Perspectives on the Current Treatment Landscape of TNBC

Video

Expert oncologists share insight on the prognosis of triple-negative breast cancer (TNBC) and broadly review current treatment options for patients.

Transcript:

Sara A. Hurvitz, MD:Hello, and welcome to this OncLive Insights® program on treatment approaches in triple-negative breast cancer. I'm Dr Sara Hurvitz, a breast medical oncologist at the University of California, Los Angeles. I'm pleased to discuss how we approach a patient with triple-negative breast cancer with my colleague, Dr Gregory Vidal, a medical oncologist hematologist at West Cancer Center and Research Institute in Germantown, Tennessee. Welcome, Greg.

Gregory Vidal, MD, PhD: Thank you.

Sara A. Hurvitz, MD:Let's get started. Triple-negative breast cancer actually comprises somewhere around 15% to 20% of all breast cancers diagnosed and typically is associated with a poor prognosis. There are multiple subtypes within triple-negative breast cancer itself. It is a heterogeneous entity, and it's not a very sophisticated definition that we use—calling something by what it is not. It is not hormone receptor-positive and it is not HER2-positive; thus the name is triple negative. The outcomes have been, however, described as being poorer in general. What is the general prognosis of patients diagnosed, Greg, with early-stage triple-negative breast cancer, stage for stage, compared with other subtypes? Can you give us some information on that?

Gregory Vidal, MD, PhD: Certainly. Compared with the other types, mainly the estrogen positive and the HER2 positive, as a group, triple negative usually is noted in the metastatic setting, with an average median overall survival of 18 months, which is really poor compared with the other tumor types. So, there's a lot to do in that setting.

Sara A. Hurvitz, MD:Absolutely, and we've seen treatment paradigms change, even recently. It wasn't so long ago that we really only had chemotherapy available to treat patients with any stage of triple-negative breast cancer. This subtype of breast cancer does appear to be very responsive to cytotoxic chemotherapy but paradoxically develops resistance quite quickly and can aggressively recur or progress. Can you tell us about some of the newer treatments available for our patients with triple-negative disease, maybe starting with the antibody-drug conjugates [ADCs] that we just had approved recently?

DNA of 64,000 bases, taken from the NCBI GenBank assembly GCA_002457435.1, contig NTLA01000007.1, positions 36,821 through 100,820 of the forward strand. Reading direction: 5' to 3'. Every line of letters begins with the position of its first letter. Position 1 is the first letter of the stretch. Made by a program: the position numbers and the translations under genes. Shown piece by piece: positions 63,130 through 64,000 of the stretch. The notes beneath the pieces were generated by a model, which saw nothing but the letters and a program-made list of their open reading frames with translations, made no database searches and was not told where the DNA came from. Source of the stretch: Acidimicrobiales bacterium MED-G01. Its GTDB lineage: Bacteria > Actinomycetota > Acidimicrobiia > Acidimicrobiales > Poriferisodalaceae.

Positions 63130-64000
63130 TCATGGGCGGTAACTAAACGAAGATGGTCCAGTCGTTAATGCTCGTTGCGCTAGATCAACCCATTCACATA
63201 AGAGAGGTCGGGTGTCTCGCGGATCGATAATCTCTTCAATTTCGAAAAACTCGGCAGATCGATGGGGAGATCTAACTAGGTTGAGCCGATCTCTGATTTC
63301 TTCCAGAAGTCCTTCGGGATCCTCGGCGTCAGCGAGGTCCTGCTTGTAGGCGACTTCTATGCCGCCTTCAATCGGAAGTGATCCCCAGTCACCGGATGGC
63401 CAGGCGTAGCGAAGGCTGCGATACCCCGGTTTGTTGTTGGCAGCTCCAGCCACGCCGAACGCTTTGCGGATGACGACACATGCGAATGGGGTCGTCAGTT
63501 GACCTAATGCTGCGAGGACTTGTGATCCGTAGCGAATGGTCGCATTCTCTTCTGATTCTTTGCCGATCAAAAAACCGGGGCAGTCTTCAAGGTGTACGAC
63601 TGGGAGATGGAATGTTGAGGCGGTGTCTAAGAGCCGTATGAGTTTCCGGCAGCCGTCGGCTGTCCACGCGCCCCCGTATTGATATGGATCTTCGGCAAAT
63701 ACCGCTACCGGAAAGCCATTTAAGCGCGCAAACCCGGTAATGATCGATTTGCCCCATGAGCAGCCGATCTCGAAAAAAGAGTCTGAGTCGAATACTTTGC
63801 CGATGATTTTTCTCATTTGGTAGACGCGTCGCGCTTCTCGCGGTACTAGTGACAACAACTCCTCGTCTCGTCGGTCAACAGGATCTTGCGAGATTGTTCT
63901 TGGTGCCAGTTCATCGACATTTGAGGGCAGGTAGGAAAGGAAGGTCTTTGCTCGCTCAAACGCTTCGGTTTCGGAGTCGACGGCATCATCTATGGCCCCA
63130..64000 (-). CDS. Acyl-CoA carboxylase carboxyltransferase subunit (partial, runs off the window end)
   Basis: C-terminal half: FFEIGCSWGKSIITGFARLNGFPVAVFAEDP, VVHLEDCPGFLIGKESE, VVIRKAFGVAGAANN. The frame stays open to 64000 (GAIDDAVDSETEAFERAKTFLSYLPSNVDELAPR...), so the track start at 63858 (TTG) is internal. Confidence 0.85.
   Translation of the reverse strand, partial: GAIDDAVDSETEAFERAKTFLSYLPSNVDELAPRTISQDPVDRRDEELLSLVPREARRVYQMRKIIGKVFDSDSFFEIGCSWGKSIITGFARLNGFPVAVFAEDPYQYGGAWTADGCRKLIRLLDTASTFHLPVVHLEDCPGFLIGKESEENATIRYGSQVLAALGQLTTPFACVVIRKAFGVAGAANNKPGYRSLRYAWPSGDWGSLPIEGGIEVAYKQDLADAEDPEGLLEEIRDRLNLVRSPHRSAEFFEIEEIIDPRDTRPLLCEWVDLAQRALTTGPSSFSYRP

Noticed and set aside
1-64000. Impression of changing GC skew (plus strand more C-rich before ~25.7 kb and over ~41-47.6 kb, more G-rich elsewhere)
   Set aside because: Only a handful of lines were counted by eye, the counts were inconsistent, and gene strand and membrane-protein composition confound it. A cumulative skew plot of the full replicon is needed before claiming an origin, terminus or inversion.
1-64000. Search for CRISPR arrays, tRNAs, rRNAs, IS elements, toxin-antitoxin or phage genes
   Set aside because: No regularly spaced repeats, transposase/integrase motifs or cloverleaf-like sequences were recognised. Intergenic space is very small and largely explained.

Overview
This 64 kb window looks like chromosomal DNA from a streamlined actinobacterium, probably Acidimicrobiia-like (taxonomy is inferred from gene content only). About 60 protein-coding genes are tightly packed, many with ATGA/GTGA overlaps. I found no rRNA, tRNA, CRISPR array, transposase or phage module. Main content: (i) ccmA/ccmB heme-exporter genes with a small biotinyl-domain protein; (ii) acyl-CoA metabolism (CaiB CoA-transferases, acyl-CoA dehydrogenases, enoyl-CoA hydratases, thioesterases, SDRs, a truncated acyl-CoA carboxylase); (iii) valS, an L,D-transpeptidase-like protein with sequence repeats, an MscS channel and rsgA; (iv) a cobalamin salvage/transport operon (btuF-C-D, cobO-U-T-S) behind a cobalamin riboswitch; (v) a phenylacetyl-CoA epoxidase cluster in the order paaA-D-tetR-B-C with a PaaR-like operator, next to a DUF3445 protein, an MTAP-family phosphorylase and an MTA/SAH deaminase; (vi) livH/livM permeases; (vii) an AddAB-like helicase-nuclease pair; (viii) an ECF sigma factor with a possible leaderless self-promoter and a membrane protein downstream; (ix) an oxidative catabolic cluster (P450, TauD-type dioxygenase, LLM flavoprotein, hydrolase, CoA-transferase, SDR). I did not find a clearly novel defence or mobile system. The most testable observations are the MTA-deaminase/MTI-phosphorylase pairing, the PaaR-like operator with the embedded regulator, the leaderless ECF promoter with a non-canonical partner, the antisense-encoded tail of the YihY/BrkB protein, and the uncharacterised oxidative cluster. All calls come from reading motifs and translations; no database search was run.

Gregory Vidal, MD, PhD: Yes, we have had some newer therapies on the market for triple negative. We still, as I said, have a lot more to do to get in line with the other subtypes. But when we're talking about new drugs, for example, sacituzumab is an anti-TROP ADC with a topoisomerase inhibitor payload that has been recently approved in the second line or greater has shown both progression-free survival and overall survival benefit. We have PARP inhibitors for BRCA mutation. It's approved for germline BRCA mutation, but we do have some phase 2 data that suggests that even in somatic BRCA mutation, we may have some activity there. We do have other drugs like pembrolizumab, which—combined with chemotherapy for PD-L1 positive or MSI [microsatellite instability]-high cancer—can also be used. You could use immune checkpoint inhibitors for TNBC and for some of the NTRK mutations to secondary breast cancer, which is not very common, but it's mainly a triple negative like those with a 95% NTRK fusion. Those drugs work very well in that context. So, we do have some new drugs on the market that are just not chemotherapy.

Sara A. Hurvitz, MD:So, our treatment regiments have become a little more sophisticated in terms of patient selection, as you mentioned. I feel like we still have a long way to go, but in the frontline setting, a patient whose tumor is PD-L1 positive by the combined positive score using the 22C3 antibody is a candidate for the use of pembrolizumab in combination with chemotherapy. Then, as you mentioned in the second line setting, sacituzumab govitecan for all patients with triple-negative breast cancer, which is better than single agent chemotherapy. I am excited to see results from ongoing clinical trials looking at other strategies, other antibody-drug conjugates, PI3-kinase pathway inhibitors for those with a PIK3CA mutation, and I think we even saw some really exciting data from the DESTINY-Breast04 study [NCT03734029] at ASCO [American Society of Clinical Oncology] 2022 that showed a small subset of patients with triple-negative breast cancer that was low-expressing for HER-2 benefited greatly from T-DXd [trastuzumab deruxtecan], so it's going to be interesting to see more data relating to that.

Transcript edited for clarity.

Related Videos
A panel of 3 experts on breast cancer
A panel of 3 experts on breast cancer
Samilia Obeng-Gyasi, MD, MPH,
Nan Chen, MD
Timothy Yap, MBBS, PhD, FRCP
Parul N Barry, MD,
Erin Frances Cobain, MD
Erin Frances Cobain, MD
Video 6 - "Shared Decision Making and Multidisciplinary Collaboration in the Evolving HR+/HER2- Early-Stage Breast Cancer Landscape"
Manmeet Singh Ahluwalia, MD